Obviously, daily responsibilities never end, but I think what’s really different about being at an artists’ residency isn’t just dedicating the extra time to work, but also the mental expansiveness that comes with allowing yourself to actually do that, and that can be cultivated at home.
I’ve come up with a series of practices that have contributed to the feeling of living like I’m at an artists’ residency all the time. Here are:
Five Ways to Live Like You’re at an Artist Residency
1. Don’t let your home become a storage unit.
Every time I come home from a trip, not just an artists’ residency, I question why I have all these things in the house. When I travel to a residency, I take with me just the tools I need for my work, and the clothing and supplies I’ll need while I’m there. There’s a beauty to having just what you need and what brings you joy around you, and paring down means less cleaning time, less dusting, less tidying up, and less organizing. While this is an ongoing process for me, in the past couple of years, I’ve found Marie Kondo’s The Life Changing Magic of Tidying Up very helpful in clearing unneeded items out of the household, leaving my environment clearer and more focused.
Here’s my example. As a reader and writer, I love books, and for a long time I made my home like a library:
While I loved this, over time, I wanted a cleaner “interface” and I wanted my space to feel more like a museum. When my mom gifted me some of my grandfather’s paintings, I made the decision to make space for them. Any book I’ve donated to the library that I want back, I can always read later on Kindle:
I finally got a piano, but arrangement of my home didn’t represent the permanence I wanted the piano to represent. At first, I had to stage it in the living room on a mobile stand that made it feel cluttered and temporary:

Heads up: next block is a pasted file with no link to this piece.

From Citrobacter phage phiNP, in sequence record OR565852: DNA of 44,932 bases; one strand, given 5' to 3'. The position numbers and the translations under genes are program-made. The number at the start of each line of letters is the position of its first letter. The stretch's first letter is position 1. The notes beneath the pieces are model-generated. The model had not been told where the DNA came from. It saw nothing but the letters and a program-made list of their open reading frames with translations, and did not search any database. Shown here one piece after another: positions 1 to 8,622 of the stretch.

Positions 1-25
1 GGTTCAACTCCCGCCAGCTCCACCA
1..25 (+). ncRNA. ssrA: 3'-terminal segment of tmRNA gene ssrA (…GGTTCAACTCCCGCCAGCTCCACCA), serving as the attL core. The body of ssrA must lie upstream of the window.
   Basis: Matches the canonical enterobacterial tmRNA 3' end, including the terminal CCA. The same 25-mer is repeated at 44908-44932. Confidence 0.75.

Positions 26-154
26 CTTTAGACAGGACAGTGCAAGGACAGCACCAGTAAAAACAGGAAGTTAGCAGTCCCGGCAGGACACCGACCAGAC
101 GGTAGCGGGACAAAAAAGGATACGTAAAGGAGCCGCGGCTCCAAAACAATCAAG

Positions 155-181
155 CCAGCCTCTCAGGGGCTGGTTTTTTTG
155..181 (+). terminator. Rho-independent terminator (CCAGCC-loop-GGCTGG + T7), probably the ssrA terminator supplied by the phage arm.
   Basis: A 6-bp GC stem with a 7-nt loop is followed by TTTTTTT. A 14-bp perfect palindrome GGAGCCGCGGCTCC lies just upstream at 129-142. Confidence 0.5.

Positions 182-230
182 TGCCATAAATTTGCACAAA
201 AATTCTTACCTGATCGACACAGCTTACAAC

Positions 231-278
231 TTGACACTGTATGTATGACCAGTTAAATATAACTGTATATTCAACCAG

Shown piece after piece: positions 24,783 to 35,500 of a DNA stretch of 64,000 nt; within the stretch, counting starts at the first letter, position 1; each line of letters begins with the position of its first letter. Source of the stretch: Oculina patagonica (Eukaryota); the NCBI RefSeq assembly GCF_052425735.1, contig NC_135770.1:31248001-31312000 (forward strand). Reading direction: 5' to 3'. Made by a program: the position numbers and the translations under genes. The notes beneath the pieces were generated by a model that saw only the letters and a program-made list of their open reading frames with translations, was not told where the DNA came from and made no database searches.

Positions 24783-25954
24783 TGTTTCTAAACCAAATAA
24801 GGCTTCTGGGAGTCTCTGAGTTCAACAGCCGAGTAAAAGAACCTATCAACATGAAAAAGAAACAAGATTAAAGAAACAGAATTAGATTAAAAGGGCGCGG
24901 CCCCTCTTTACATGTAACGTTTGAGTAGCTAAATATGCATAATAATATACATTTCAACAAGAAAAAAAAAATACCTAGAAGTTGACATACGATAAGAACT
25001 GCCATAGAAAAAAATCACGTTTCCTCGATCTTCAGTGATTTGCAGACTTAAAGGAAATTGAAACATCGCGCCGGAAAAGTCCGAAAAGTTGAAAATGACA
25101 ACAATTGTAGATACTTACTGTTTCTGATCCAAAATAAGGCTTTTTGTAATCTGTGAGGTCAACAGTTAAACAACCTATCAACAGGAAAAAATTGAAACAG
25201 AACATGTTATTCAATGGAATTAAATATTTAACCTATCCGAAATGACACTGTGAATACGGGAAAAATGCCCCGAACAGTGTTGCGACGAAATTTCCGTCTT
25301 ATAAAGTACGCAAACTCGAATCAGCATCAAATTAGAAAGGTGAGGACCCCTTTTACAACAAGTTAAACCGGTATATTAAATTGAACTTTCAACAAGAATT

When I redid the living room (by getting rid of stuff), I gave it a restful place that more clearly defined how I wanted the room to be used:
Alternative: If you can’t have an entire living space optimized as a reminder that creative work is paramount, do it for a specific area.
2. Think of your work first every day
I’ve talked about scheduling before (stand by – article returning soon), and in particular about putting the creative work first on the To Do list, but this can’t be repeated too many times. Get up early. Close yourself in the bathroom for 10 minutes. Take a little solitary time at lunch. Even if there isn’t time to have an hours-long creative session, carving out a dedicated time to think about your work keeps your mind in the game.
3. Don’t prioritize drudgery over creativity.
We don’t usually have to do as much cleaning and cooking at an artists’ residency, and there are ways to approach this at home, as well. I once had a boyfriend who wanted to change his life and career, but he didn’t have the time to study for his systems administrator credentials. He did a cost/benefit analysis and decided that the cost of eating out every single night while studying his material would ultimately bring a greater reward in time savings than the monetary savings that meal planning, shopping, and cooking would provide. One year after taking up this plan, he passed his credentialing exam, secured a new position, and paid back the loans that bought him the time to do the study. This was an eye-opening idea for me, and I have been inspired by it ever since.